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    Tough biker babes! I had the pleasure of meeting Ardys Kellerman and Phyllis Lang during the registration days, and when Phyllis mentioned a small crisis at work made her think she needed to return home, I offered to help however I could.

    I have learned that Ardys and Phyllis were the only solo women to ride the IBR in 1993 and Ardys is the third woman on record to finish. Ardys has finished four times and Phyllis has finished three. Voni Glaves is entered this year, her first attempt. She has supported PaulÔÇÖs efforts in past years and even met up with him on the road in the past.

    Phyllis has parked her HD (pretty purple) in my garage - there is no way I would let her leave it in a motel lot for a week. I took her to the airport this morning. I think I've convinced her to try to be back by Wed, Aug 20. The Harley Davidson Ride Home will stop overnight here in Missoula - we are expecting 20,000 riders.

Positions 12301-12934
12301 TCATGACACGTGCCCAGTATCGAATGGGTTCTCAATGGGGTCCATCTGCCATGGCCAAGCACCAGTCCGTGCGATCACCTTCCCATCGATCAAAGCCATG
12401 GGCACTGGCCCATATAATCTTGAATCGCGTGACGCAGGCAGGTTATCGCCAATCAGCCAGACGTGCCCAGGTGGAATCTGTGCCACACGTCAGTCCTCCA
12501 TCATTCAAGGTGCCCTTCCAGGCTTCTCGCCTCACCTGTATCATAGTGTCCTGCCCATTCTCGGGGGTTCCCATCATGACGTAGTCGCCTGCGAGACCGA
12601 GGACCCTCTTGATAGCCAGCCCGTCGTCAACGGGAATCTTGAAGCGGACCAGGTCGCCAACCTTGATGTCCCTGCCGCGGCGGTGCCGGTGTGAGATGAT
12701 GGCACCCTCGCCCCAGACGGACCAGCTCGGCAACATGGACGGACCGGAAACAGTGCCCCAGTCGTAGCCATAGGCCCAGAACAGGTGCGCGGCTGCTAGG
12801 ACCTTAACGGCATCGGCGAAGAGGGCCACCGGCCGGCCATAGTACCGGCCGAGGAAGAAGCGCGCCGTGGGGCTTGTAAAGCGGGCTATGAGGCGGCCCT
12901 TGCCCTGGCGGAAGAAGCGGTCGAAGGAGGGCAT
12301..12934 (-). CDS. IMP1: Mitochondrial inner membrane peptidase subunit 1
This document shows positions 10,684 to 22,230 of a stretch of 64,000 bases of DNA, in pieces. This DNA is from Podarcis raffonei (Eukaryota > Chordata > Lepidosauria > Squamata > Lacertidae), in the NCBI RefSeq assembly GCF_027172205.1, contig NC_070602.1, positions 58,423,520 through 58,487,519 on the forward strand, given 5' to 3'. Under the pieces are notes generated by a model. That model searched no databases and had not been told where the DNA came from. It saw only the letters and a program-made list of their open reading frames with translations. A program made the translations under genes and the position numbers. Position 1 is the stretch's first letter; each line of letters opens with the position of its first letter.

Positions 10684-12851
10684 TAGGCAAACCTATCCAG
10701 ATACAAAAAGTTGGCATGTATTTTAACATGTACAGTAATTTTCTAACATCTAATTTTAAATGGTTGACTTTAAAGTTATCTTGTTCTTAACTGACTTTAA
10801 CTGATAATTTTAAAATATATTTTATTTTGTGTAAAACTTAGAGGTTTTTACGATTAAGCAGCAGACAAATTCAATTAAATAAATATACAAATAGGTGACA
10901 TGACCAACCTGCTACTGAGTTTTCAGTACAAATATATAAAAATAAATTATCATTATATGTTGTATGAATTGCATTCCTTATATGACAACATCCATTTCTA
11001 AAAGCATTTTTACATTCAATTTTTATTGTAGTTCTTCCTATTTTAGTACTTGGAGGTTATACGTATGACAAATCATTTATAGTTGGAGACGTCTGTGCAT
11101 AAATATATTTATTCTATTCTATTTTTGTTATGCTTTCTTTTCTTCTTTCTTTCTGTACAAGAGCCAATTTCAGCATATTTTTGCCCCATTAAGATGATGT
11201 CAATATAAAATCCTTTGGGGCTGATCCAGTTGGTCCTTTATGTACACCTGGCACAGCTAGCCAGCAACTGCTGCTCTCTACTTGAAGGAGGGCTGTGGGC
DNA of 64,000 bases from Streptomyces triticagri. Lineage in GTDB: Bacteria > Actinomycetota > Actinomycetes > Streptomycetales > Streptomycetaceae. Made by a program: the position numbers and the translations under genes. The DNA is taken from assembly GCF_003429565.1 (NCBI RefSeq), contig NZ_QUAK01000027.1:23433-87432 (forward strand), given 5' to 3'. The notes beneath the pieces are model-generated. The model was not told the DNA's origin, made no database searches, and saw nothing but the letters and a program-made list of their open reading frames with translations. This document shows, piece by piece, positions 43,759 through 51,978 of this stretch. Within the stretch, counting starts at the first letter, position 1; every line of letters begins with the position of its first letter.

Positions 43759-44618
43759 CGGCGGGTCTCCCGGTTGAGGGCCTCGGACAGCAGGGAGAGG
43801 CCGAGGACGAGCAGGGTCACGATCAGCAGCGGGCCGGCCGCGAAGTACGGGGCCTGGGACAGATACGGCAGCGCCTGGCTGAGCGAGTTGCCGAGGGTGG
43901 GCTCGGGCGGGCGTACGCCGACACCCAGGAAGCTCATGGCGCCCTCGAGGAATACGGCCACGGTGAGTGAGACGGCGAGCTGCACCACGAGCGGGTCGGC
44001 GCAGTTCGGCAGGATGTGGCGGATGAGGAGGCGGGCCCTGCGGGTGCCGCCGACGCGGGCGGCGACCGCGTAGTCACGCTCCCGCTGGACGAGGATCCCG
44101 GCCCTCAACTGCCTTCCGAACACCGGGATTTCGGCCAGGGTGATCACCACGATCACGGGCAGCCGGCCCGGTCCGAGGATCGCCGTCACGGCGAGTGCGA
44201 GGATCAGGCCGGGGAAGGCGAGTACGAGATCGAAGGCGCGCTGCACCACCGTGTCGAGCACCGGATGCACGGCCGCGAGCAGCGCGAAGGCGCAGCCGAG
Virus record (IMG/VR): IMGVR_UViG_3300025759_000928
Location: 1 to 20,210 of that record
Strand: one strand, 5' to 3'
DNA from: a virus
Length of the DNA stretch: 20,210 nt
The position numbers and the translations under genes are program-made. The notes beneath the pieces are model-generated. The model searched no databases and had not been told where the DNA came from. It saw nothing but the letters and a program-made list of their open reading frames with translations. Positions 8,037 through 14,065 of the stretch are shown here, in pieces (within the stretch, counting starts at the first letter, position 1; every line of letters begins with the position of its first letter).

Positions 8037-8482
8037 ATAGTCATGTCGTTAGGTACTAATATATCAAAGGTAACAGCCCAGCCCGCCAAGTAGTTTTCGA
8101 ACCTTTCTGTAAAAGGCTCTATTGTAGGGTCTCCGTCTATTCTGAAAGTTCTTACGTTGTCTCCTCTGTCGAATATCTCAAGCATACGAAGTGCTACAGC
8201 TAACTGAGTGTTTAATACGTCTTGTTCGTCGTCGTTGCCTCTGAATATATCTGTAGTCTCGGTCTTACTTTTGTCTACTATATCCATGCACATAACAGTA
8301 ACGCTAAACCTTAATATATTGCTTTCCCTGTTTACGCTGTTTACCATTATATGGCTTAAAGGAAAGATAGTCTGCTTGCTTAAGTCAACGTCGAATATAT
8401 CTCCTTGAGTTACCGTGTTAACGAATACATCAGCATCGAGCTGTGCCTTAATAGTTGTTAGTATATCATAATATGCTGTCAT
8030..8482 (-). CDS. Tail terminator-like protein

Ardys brought her laundry over while we were putting away the bike and riding gear, and we left it to run while we went to dinner, so I know she is good to go for at least a few days. She left around 8:00 am this morning. She started out from home in Texas and rode her R1150RT to Maryland, where she housesat for a friend, then, if I've got it all straight, she rode to Pennsylvania to meet up with Phyllis. They rode to the start in Missoula. I won't mention where she is going now because it is a surprise for someone and I don't know if this forum is read by that person. Let's just say it's far from MT. From there she will head to the Maine checkpoint for the IBR. She'll be back in Missoula for the finish.